There is considerable evidence that for the next 3500 years the arctic climate was noticeably warmer than today, the tree-line was north of its present position, sea ice was less extensive, and animal populations were large and well established.
By Paul Homewood
I came across this old article from, I believe 2001, which traces the history of people in the Arctic.
It’s well worth a read, and ties in nicely with yesterday’s post:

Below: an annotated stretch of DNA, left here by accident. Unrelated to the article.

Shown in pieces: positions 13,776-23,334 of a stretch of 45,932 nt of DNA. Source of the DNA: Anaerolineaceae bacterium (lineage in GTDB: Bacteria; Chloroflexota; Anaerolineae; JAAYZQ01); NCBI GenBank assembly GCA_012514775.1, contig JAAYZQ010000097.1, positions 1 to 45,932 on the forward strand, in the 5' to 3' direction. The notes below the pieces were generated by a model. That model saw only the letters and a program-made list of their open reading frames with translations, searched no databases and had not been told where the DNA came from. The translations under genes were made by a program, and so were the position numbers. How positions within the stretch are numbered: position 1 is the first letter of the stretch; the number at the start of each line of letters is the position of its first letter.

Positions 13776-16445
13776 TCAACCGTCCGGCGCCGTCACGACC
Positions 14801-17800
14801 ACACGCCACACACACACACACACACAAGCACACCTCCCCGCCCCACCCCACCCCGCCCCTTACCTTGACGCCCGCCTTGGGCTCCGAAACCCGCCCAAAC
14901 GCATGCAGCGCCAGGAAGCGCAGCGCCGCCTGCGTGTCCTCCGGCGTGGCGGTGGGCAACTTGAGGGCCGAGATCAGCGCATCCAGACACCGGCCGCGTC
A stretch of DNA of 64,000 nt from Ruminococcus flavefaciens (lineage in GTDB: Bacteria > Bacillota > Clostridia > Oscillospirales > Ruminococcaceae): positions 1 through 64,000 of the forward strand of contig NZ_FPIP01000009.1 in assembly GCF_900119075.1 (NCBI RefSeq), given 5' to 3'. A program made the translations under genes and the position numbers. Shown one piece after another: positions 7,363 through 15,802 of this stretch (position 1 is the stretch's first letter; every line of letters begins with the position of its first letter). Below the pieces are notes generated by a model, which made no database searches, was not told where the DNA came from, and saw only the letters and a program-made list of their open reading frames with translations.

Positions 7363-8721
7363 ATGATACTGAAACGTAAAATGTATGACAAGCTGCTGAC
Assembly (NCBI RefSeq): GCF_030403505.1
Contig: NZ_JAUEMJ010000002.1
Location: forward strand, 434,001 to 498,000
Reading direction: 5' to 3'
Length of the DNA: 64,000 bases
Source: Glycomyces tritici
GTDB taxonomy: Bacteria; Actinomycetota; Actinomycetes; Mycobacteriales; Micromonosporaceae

Climate and People in the Prehistoric Arctic
Did past changes in climates have majoreffects on human history? The question has been argued for a century or more, with numerous specific cases used as examples: the end of the Harappan civilization in northern India about 2200 BC, the fall of Mycenaean Greece about 1200 BC, and the rise of the great highland empires of the Andes. At a more distant time, it was proposed that the “bracing” semi-arctic climates of Ice Age Europe produced human populations that were world leaders in both biological and cultural development.
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